Honda has been dithering about with hybrids since at least the ugly ducking Insight – a two-door masterpiece of function over form – that went on sale in North America in 1999. That Insight’s fuel efficiency was brilliant (4.4 litres/100 km) but the car itself was a visual catastrophe, one further burdened by a cheap interior, a primitive manual gearbox and the driving manners of high school science experiment.
Since then, Honda’s hybrid story has been something of a stop-start-stop-try-again-what-are-we-doing travesty. Not that any of Honda’s various hybrid forays have been terrible; it’s just that none have been brilliant, either.
Honda’s problem has been a lack of commitment to a formal hybrid strategy, along the lines of Toyota, its larger Japanese rival. Toyota has based its entire electrification plan on gasoline-electric powertrains. What started with the Toyota Prius as long ago as 1997 (first sold in Canada in 1999) has spawned millions and millions in hybrid sales worldwide. Even now, Toyota is being dragged kicking and screaming into the pure battery electric car world, finally conceding that hybrids aren’t enough of a bridge to hydrogen fuel cell cars.
Honda, a mid-sized auto company by global standards, has always a small-engine company with a chip on its shoulder and contrarian sensibilities. Honda has never really seemed committed to electrified vehicles of any sort, other than, perhaps, a passing interest in hydrogen fuel cells. I think Honda has long though battery cars were a fad and not worth much serious bother.
This has become a big problem for Honda, now that the world is becoming electrified. Therefore, last year Honda and General Motors announced an agreement on EVs and other “green” vehicle technologies that appears to allow Honda to piggy-back on GM’s previously announced US$20 billion plan for EV and autonomous vehicle development through 2025.
GM plans to launch 20 EVs globally by 2023 and says Cadillac, its lead EV brand, will have a fully electric lineup within the decade. With Honda on board in the alliance led by GM, some of the larger American company’s EV investment will be offset by Honda’s participation. Seems to me, Honda has realized that it’s way behind in the race to electrify the automobile, and has therefore hitched a ride with GM. Something of a win-win.
Honda, of course, will tell you that in the last 20 yeas, its engineers have been “perfecting” the hybrid powertrain. There was the Honda Civic Hybrid (2001 to 2015); the original Honda Accord Hybrid (2005 to 2007); and the Honda CR-Z (2010 to 2016). None set the world on fire. All of them used a different version of Honda’s Integrated Motor Assist (IMA) system, rather than reflect the kind of wholesale hybrid engineering commitment we’ve seen at Toyota.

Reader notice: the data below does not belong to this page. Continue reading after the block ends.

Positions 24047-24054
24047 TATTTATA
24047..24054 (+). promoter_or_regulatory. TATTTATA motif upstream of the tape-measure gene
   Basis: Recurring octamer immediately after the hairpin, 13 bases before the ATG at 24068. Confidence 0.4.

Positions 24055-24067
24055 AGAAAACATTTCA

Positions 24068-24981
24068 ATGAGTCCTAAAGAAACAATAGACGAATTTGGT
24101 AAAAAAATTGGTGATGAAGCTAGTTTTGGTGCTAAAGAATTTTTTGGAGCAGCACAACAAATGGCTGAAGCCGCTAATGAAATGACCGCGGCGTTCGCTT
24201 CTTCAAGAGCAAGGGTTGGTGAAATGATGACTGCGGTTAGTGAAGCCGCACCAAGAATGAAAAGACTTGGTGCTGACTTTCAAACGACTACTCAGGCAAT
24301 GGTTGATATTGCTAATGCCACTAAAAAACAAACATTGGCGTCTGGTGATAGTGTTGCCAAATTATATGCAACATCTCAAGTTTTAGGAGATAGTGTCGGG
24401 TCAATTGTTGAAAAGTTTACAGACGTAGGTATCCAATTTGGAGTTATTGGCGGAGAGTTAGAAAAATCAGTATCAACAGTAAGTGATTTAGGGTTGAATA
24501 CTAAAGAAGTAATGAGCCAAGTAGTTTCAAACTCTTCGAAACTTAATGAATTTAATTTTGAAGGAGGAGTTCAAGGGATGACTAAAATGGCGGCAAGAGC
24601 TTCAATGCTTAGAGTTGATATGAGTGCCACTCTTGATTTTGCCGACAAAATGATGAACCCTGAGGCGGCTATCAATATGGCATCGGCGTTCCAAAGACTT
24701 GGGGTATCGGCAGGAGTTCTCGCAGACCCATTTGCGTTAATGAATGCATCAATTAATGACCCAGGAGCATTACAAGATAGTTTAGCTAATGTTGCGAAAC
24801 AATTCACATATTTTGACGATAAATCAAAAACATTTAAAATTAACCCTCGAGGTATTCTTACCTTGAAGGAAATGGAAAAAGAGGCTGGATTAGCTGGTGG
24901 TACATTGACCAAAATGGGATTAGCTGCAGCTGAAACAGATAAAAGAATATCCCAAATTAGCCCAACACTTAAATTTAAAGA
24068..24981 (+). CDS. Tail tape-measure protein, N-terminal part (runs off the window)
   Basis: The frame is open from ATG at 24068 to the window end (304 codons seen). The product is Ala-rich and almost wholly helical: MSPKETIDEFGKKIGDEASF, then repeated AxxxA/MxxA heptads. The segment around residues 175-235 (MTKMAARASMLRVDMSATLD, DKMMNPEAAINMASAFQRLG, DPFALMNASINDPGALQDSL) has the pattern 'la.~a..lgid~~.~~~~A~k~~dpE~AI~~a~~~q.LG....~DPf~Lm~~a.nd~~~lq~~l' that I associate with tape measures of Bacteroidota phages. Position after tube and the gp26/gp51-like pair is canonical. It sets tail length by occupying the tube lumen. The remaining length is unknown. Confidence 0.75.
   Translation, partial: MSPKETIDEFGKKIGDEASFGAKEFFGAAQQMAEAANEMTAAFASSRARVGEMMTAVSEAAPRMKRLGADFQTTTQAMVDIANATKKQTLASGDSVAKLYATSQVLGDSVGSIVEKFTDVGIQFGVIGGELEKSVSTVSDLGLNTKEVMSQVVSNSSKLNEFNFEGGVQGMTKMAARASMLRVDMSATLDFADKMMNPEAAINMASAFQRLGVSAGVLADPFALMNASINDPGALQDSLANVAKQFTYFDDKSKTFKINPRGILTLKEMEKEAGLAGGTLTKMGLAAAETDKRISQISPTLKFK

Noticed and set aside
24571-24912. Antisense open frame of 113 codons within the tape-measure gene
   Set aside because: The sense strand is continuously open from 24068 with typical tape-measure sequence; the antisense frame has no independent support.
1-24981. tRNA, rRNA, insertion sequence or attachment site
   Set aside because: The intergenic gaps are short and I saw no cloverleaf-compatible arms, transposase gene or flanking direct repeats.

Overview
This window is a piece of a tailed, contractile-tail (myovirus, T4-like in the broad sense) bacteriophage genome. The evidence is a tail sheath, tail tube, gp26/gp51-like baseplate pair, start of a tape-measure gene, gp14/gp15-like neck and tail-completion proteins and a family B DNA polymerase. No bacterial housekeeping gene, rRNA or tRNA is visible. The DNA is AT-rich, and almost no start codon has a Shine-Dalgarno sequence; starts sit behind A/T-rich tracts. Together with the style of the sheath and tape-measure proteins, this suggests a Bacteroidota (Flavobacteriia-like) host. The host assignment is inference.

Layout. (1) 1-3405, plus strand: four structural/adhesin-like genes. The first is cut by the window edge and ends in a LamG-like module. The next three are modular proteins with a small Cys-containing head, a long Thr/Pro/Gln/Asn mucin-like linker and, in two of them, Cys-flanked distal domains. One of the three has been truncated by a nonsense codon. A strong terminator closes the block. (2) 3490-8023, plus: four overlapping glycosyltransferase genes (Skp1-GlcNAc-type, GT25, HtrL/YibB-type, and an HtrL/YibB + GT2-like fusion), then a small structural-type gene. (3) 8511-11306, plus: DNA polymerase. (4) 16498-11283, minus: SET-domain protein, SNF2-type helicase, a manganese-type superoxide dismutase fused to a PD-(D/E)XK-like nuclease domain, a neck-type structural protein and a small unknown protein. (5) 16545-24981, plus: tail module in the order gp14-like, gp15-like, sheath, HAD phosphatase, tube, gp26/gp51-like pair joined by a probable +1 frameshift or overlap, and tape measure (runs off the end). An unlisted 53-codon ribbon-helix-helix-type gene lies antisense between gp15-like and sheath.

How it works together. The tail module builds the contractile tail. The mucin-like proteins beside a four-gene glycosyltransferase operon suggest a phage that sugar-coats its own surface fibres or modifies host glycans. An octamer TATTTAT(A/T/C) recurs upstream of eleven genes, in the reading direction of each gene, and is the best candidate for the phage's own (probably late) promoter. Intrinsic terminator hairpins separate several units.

In fact, Honda’s solution is elegant in its simplicity: an electric motor is mounted between the internal combustion engine (ICE) and the transmission to provide oomph and improve fuel economy. This is nowhere near as sophisticated a solution as Toyota’s Prius-based hybrid technology, though. Honda has spent little time and energy, or even creativity, in promoting its hybrids, which is one reason why Toyota has sold more than five times as many hybrids over the past two decades.
The latest 2021 Accord Hybrid I’ve been testing perfectly illustrates Honda’s modest commitment to hybrids. This version of the Accord Hybrid was launched in 2018 and while there are no significant technological improvements for 2021, a mid-cycle refresh brings us some visual updates – a revised grille, more effective LED headlamps and some other odds and sods.
Despite the design updates, this Accord Hybrid looks very much like the 2018 car. The cabin is nice, even roomy, too. The touchscreen interface for infotainment and such is functional, but the screen itself is small compared to the best of what’s out there now. The software responses are much quicker than in many Honda’s I’ve driven lately.
The seats are fine, not brilliant. There is a trunk, but it’s not overly roomy. The ride quality is fine, but not particularly sophisticated or luxurious or sporty. There is good headroom, clear instrumentation, lots of storage and a nice, fat steering wheel with mounted controls for the sound system and cruise control.
So, it’s an efficient package.
For power, we have a 2.0-litre four-cylinder Atkinson cycle engine and an electric motor which combined deliver 212 horsepower. Power goes to the front wheels via a CVT or continuously variable transmission. The get-up-and-go is fine, but if you push hard, everything gets very noisy and buzzy, as if the powertrain is being taxed for all its worth. Fuel economy combined is 5.1 litres/100 km, which you will notice is not as good as a 20-year-old Insight.
All in all, this is handsome enough offering and not a terribly expensive one, with a starting price of $36,830. The 2021 Accord Hybrid should prove itself reliable and cost-effective for a decade or two.
The challenge for Honda, it seems to me, is to create a compelling case for customers. Why buy this Accord Hybrid over, say, Toyota’s Camry Hybrid, which starts at just under $31,000 and is part of a fleet of Toyota-branded hybrids numbering at least nine, not to mention all the Lexus hybrids?
The Accord Hybrid seems like a case of good is not good enough in the face of the competition and because of a lack of commitment from Honda.